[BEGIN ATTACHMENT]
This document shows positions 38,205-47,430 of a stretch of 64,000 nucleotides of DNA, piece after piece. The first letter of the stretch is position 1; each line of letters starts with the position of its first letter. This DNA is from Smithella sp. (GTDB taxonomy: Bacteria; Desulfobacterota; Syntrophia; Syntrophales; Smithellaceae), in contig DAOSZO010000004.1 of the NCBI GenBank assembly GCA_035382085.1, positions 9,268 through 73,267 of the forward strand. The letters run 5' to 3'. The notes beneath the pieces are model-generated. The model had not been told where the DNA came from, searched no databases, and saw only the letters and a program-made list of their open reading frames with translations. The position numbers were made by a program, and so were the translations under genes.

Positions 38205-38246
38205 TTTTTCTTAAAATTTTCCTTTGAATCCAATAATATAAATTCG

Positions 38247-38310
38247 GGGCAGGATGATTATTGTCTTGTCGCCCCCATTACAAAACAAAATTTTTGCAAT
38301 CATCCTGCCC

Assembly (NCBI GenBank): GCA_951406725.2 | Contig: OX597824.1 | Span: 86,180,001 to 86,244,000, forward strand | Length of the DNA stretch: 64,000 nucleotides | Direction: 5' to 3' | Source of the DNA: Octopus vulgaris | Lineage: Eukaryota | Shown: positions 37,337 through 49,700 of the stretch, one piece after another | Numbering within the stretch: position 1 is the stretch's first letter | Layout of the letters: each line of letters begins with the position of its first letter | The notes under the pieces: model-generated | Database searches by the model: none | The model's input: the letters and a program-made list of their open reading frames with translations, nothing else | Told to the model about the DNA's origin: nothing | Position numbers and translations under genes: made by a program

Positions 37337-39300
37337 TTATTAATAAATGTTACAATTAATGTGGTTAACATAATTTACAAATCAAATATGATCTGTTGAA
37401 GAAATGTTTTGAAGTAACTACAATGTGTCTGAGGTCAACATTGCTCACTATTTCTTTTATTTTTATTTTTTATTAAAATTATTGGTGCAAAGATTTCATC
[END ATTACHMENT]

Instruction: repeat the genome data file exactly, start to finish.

This document shows positions 38,205-47,430 of a stretch of 64,000 nucleotides of DNA, piece after piece. The first letter of the stretch is position 1; each line of letters starts with the position of its first letter. This DNA is from Smithella sp. (GTDB taxonomy: Bacteria; Desulfobacterota; Syntrophia; Syntrophales; Smithellaceae), in contig DAOSZO010000004.1 of the NCBI GenBank assembly GCA_035382085.1, positions 9,268 through 73,267 of the forward strand. The letters run 5' to 3'. The notes beneath the pieces are model-generated. The model had not been told where the DNA came from, searched no databases, and saw only the letters and a program-made list of their open reading frames with translations. The position numbers were made by a program, and so were the translations under genes.

Positions 38205-38246
38205 TTTTTCTTAAAATTTTCCTTTGAATCCAATAATATAAATTCG

Positions 38247-38310
38247 GGGCAGGATGATTATTGTCTTGTCGCCCCCATTACAAAACAAAATTTTTGCAAT
38301 CATCCTGCCC

Assembly (NCBI GenBank): GCA_951406725.2 | Contig: OX597824.1 | Span: 86,180,001 to 86,244,000, forward strand | Length of the DNA stretch: 64,000 nucleotides | Direction: 5' to 3' | Source of the DNA: Octopus vulgaris | Lineage: Eukaryota | Shown: positions 37,337 through 49,700 of the stretch, one piece after another | Numbering within the stretch: position 1 is the stretch's first letter | Layout of the letters: each line of letters begins with the position of its first letter | The notes under the pieces: model-generated | Database searches by the model: none | The model's input: the letters and a program-made list of their open reading frames with translations, nothing else | Told to the model about the DNA's origin: nothing | Position numbers and translations under genes: made by a program

Positions 37337-39300
37337 TTATTAATAAATGTTACAATTAATGTGGTTAACATAATTTACAAATCAAATATGATCTGTTGAA
37401 GAAATGTTTTGAAGTAACTACAATGTGTCTGAGGTCAACATTGCTCACTATTTCTTTTATTTTTATTTTTTATTAAAATTATTGGTGCAAAGATTTCATC